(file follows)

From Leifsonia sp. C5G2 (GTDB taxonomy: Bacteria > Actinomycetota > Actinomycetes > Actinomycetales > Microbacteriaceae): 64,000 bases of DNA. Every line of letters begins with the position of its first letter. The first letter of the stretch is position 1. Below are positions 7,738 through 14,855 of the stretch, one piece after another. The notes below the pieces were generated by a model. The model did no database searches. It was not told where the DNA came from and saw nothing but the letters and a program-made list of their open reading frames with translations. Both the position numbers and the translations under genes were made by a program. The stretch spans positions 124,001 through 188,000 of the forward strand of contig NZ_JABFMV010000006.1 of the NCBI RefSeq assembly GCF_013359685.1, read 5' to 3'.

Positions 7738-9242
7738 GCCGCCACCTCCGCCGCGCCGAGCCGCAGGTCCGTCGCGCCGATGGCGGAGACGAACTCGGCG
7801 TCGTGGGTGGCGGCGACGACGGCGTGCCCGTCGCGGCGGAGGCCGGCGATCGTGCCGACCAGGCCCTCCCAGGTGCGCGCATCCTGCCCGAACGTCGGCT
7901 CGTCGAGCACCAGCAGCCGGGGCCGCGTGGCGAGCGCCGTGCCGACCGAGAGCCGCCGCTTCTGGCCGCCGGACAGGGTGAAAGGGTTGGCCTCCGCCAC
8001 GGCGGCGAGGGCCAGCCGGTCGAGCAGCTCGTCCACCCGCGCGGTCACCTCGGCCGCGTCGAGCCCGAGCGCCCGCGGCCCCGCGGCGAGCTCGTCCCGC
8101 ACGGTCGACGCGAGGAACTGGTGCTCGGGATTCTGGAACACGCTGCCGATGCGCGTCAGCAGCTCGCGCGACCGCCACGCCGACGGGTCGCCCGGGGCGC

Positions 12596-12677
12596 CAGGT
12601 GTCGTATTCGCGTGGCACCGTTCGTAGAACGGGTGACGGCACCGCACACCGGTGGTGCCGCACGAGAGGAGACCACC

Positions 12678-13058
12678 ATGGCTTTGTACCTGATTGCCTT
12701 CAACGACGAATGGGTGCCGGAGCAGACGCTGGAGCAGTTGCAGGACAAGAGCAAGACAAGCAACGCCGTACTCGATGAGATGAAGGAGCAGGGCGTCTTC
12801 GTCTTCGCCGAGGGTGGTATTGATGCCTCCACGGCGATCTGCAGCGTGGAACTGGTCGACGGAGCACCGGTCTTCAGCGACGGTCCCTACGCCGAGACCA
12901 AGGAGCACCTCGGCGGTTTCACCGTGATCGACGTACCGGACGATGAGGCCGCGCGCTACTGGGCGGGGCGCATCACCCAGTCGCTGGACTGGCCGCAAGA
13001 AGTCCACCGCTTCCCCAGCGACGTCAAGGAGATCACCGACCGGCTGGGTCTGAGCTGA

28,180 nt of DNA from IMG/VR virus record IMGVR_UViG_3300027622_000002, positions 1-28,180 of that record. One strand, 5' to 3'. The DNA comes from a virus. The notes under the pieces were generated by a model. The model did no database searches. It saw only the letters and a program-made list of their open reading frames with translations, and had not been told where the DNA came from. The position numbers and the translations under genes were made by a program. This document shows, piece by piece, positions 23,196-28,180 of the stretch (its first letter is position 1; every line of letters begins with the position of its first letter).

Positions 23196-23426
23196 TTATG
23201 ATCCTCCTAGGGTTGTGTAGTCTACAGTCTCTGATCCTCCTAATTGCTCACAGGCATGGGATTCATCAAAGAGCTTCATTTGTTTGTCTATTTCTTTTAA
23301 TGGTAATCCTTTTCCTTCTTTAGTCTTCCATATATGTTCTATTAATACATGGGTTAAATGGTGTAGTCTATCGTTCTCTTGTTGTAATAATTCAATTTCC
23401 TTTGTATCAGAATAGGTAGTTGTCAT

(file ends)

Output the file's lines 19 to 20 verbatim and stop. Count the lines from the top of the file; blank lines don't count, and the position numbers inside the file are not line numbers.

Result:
23196 TTATG
23201 ATCCTCCTAGGGTTGTGTAGTCTACAGTCTCTGATCCTCCTAATTGCTCACAGGCATGGGATTCATCAAAGAGCTTCATTTGTTTGTCTATTTCTTTTAA